City May Seek Proposals for 1919 School Building
Last updated 4/24/2019 at 9:19am
Downtown revitalization may have a domino effect and breathe new life into the old Lake Wales 1919 school building. City Manager Ken Fields told city commissioners April 16 that during the budget process this year he wants to talk about what to do with the city's red brick two-story structure that housed Lake Wales students for decades.
Fields said city officials were waiting to see the recommendations of urban planners Dover Kohl, expected in June, which he believes could impact the 1919 building.
"Probably as part of that we're going to have to get serious about going out with an RFP (request for proposals) for reuse of the building if that's possible and seeing what kind of interest we get," Fields said. "If we get more interest in downtown, that building obviously becomes even more valuable to somebody."
City Commissioner Curtis Gibson at the April 16 meeting asked for an update and whether the city had treated the building for a termite infestation, he has been asking about for about a year.
"Structurally it's safe, it's been sealed up," Fields said. "The termites, it'll take them a long time before the building is going to fall down. It is infested, we know that, but structurally it's sound."
He said the building has been sealed to prevent water damage and the roof is in good shape. He confirmed that eventually the building will need to be tented to kill the termites, but in the meantime the city is having it sprayed by a pest control company.
The Lake Wales Charter School system dropped its request last year for the city to donate the entire complex at the southeast corner of Seminole Avenue and 3rd Street, which they considered turning into a campus for Bok Academy North. The charter school system was awarded a $500,000 state historic preservation grant to restore the old cafeteria building, but the funding went away when the city never released ownership of the property. The city did shift ownership in 2017 to its own Community Redevelopment Agency, which would have more flexibility and the authority to donate or sell the property. Lake Wales Care Center Executive Director Rob Quam reportedly toured the building last year but hasn't brought forth a proposal for using the building. Quam said his visit was not for the Care Center, but in support of potential developers who might want to convert the building for housing and a possible community meeting space.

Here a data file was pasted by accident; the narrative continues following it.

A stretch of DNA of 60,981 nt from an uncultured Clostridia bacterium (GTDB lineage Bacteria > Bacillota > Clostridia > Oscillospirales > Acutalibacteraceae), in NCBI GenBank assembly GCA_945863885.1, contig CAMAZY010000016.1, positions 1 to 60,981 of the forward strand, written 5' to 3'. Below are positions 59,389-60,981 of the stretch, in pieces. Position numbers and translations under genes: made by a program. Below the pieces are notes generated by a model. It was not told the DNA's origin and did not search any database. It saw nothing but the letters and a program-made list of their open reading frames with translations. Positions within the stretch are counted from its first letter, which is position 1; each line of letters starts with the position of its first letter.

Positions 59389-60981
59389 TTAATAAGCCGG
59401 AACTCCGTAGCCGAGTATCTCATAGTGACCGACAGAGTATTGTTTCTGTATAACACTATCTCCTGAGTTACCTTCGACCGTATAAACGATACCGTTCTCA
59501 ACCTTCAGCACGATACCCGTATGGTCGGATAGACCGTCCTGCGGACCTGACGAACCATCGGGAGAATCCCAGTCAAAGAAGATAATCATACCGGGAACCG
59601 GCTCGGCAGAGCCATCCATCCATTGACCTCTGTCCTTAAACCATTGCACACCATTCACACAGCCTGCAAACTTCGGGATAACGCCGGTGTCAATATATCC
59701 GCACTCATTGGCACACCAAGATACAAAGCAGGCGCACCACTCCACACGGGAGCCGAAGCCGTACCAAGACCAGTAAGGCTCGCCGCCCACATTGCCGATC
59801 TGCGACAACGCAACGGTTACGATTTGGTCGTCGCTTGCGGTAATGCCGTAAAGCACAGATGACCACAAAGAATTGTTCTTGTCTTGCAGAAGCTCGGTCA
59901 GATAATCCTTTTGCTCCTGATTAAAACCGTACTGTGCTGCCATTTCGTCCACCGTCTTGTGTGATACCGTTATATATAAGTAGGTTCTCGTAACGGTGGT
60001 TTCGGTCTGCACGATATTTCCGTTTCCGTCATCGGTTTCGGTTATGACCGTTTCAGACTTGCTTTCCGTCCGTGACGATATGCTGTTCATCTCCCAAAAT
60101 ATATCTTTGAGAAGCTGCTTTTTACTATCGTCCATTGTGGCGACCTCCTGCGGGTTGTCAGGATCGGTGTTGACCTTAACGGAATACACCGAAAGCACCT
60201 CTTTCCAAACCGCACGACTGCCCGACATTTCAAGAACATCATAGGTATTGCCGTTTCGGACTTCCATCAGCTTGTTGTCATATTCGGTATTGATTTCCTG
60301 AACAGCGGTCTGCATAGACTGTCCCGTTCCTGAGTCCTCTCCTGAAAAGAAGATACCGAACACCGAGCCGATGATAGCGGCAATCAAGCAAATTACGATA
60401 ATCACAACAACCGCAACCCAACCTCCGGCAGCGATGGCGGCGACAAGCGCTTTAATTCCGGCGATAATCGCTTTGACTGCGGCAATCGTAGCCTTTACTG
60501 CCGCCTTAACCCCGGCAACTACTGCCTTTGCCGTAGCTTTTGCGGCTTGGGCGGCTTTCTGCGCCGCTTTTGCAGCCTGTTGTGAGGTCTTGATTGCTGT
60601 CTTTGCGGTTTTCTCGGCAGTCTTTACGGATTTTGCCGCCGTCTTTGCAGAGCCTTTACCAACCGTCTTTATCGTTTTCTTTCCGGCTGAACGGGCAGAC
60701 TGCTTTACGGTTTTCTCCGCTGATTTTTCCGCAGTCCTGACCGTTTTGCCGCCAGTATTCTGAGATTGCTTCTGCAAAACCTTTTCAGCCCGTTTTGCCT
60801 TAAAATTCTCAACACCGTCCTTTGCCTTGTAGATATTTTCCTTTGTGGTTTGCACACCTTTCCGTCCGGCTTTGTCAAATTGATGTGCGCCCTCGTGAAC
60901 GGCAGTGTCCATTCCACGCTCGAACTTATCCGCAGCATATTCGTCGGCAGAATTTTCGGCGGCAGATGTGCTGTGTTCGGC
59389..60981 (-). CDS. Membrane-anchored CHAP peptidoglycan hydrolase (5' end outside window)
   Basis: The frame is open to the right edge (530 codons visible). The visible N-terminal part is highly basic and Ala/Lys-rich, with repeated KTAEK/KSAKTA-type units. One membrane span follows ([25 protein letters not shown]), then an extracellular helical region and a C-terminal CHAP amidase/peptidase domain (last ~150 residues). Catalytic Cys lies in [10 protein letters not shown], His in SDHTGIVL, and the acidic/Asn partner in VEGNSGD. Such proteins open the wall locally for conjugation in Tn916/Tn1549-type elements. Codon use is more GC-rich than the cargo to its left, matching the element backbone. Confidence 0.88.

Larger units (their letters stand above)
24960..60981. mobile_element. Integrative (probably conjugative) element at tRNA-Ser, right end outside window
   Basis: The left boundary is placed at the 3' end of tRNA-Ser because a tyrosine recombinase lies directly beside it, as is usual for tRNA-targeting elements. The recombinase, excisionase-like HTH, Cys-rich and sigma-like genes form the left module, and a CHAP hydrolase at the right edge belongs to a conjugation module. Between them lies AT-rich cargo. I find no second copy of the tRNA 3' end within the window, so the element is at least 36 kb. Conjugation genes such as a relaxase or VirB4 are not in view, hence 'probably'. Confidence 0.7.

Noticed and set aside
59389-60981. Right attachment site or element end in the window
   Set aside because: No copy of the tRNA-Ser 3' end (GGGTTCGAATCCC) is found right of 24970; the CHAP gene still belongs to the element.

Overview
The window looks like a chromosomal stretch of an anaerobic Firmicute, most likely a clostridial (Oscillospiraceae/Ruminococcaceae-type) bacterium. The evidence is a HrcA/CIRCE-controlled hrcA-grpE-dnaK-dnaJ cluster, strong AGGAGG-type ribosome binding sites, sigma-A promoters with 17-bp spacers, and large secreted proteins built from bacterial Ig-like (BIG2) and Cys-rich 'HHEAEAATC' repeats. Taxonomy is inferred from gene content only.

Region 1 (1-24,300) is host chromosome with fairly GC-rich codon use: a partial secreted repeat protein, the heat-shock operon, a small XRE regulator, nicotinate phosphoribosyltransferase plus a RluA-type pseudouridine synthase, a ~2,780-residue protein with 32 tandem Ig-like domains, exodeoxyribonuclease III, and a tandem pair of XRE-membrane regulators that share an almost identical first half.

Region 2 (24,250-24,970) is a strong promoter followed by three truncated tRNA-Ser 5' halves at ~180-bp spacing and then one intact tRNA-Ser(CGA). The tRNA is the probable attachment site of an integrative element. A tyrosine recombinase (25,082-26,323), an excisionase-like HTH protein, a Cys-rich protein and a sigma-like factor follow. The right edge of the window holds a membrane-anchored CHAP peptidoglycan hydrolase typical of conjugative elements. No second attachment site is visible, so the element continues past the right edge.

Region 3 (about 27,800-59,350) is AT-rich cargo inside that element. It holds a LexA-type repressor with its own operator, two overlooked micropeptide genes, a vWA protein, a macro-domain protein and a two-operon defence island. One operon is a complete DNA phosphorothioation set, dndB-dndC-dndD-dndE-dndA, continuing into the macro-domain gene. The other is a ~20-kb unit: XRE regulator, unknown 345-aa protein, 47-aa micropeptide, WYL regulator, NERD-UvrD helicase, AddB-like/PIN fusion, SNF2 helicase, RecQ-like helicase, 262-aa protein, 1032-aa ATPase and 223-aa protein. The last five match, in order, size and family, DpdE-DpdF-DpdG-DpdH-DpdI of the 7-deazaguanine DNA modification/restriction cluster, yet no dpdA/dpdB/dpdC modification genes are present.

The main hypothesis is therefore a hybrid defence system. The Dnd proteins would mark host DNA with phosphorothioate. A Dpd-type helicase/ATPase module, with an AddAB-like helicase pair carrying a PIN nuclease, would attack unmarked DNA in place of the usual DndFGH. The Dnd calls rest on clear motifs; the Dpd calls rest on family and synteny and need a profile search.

The 1919 building was mothballed in 1974 when the Polk County School Board opened the new Lake Wales High School off Burns Avenue. Arsonists burned down the main high school building in July 1977, but the adjacent 1919 building was unharmed.
Lake Wales pioneer and former Depot Museum director Mimi Hardman led the charge to restore the old school complex, obtaining multiple state historic preservation grants. In 2007, former Lake Wales chorale director Gabriel Statom was hired to identify uses and raise community support to turn the building into a vibrant performance hall, but those efforts weren't enough.
Still referred to as Hardman Hall, the 1919 building fell into disrepair with broken windows and other vandalism. The City has contracted for some inside renovation work and placed acrylic panels over windows to discourage breakage.
Other buildings in the complex include an old school building leased by the Boys & Girls Club, the old high school band building leased by Lake Wales Little Theatre and the Kirkland Gym, which the city maintains for community recreation.